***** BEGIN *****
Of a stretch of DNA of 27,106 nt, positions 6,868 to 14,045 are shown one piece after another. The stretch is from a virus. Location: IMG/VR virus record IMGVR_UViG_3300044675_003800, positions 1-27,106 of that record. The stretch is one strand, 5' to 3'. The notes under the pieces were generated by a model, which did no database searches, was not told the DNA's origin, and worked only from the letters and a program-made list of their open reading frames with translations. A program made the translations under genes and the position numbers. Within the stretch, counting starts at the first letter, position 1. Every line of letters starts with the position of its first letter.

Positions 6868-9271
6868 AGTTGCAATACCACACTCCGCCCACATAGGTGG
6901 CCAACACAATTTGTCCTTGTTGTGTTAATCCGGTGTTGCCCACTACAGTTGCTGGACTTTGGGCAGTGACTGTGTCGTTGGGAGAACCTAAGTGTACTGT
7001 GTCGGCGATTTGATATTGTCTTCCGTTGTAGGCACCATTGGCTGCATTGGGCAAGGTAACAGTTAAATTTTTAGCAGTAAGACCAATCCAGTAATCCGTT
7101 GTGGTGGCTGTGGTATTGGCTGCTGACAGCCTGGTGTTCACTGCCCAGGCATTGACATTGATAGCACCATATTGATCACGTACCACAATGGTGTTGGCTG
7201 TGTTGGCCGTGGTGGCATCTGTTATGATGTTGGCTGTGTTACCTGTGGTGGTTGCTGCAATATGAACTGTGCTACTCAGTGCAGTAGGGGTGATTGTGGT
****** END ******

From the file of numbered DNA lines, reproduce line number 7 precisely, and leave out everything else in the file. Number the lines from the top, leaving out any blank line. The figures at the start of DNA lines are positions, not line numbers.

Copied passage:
7201 TGTTGGCCGTGGTGGCATCTGTTATGATGTTGGCTGTGTTACCTGTGGTGGTTGCTGCAATATGAACTGTGCTACTCAGTGCAGTAGGGGTGATTGTGGT